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Authors: ir. Diederik Weve and Drs. Marinka Traas
The Autism Embassy: enabling large organisations to embrace diversity
How many of you know an adult with autism/autistic adult (1) who seems to be functioning well in his job? Some of you may through your profession, but for the average person such experiences are rare. Most autistic adults who function well are also able to hide their autism and chose to ‘pass as normal’ because they fear being associated with stereotypical autism. Such stereotypes, effective as they are in conveying a difference, can become severe obstacles to inclusion, especially when the stereotype – as is the case with autism in the Netherlands – is predominantly negative. Autism is as diverse as the people it affects and we can benefit as a society when we discover and learn to enjoy diversity.
The Autism Embassy is a project which promotes a more positive and diverse image of autism in society in order to achieve a higher level of participation. It does so by creating visible role-models: regular autistic employees in large organisations performing an extraordinary mission to interact with their colleagues and management. These Ambassadors are involved in different activities such as:
- expert advice
- just listening.
In doing so, they normalise interactions with autistic people as well as improve their perception of autism. More than 10 major organisations (companies & government bodies) now act as ‘Autism Embassies’ by supporting the approach and facilitating their ambassadors.
Autism Ambassador Diederik reflects:
“The concept for the Embassy formed while I was giving workshops at Shell. Two years after my diagnosis (aged 52) I found myself giving monthly workshops called Autism as a Diversity. In lunch-and-learn style engagements I made colleagues aware of differences between people in how they process information and the potential ensuing issues. I was unsure how to organise these sessions, or how to engage properly, so I was supported by Shell enABLE a Diversity & Inclusion (D&I) network for people with physical disabilities. Deaf, blind or dyslexic, they excelled at setting the stage for me, allowing me to engage with colleagues who showed an interest in D&I. They learned about autism in general and how it affects me and I learned about… people. Numerous colleagues reflected on how my ‘being out’ about my autism inspired them. I soon found my interviews on the intranet and myself on a new development curve for interaction skills.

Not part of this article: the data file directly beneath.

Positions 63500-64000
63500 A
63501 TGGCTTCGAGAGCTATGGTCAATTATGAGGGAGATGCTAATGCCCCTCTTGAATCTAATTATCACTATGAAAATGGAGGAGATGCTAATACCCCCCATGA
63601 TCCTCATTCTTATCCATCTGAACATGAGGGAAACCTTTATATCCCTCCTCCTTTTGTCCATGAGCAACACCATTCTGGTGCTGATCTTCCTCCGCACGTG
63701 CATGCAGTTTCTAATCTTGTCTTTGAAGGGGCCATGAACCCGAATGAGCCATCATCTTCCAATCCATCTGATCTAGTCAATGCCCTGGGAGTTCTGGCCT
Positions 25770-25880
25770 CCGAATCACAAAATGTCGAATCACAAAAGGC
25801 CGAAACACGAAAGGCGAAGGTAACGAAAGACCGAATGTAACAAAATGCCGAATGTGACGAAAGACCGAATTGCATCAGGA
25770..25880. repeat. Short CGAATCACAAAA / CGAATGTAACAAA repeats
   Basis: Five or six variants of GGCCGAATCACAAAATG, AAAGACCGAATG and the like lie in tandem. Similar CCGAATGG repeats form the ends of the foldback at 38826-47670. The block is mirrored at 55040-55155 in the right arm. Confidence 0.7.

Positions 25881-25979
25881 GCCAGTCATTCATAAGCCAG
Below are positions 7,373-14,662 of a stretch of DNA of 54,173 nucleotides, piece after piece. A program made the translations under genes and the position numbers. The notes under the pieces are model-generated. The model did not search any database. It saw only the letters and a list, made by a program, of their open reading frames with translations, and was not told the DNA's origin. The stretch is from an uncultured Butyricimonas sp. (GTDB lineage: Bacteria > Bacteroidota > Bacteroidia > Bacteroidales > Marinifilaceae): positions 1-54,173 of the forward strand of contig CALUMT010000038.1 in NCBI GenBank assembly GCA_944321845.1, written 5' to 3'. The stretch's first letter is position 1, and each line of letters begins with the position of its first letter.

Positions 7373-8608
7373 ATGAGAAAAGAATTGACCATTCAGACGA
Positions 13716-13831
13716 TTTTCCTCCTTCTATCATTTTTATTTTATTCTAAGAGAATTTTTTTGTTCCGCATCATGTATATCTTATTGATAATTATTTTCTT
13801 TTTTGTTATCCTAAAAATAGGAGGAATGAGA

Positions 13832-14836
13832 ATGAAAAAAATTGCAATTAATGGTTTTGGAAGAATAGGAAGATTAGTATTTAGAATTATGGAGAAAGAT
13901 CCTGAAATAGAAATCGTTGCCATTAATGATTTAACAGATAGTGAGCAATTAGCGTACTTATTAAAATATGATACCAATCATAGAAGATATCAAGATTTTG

The key ingredients that made this possible were:
- I wanted to disclose
- colleagues wanted to support me
- management enabled our actions through policy.
I was invited to participate in the government taskforce Vanuit Autisme Bekeken (”viewed from autism”) and this allowed me to replicate my experience at Shell as well as develop it further. This taskforce aimed to identify and address the sticky issue of autistic participation. The project “Autism Embassy” was funded for three years and Marinka Traas was appointed Project Leader based on her experiences in the field of inclusive employment. We identified autistic adults who were employed in large organisations (> 1000 staff) and we assessed with them whether their organisation was open to trying the scheme. We developed a 4-day training programme around specific themes:
- Wider and non-medical views on autism: help the general population to understand that the medical view is limited and limiting. One may equally consider concepts as strengths & associated weaknesses, the social model of disability, MAS1P model, etc.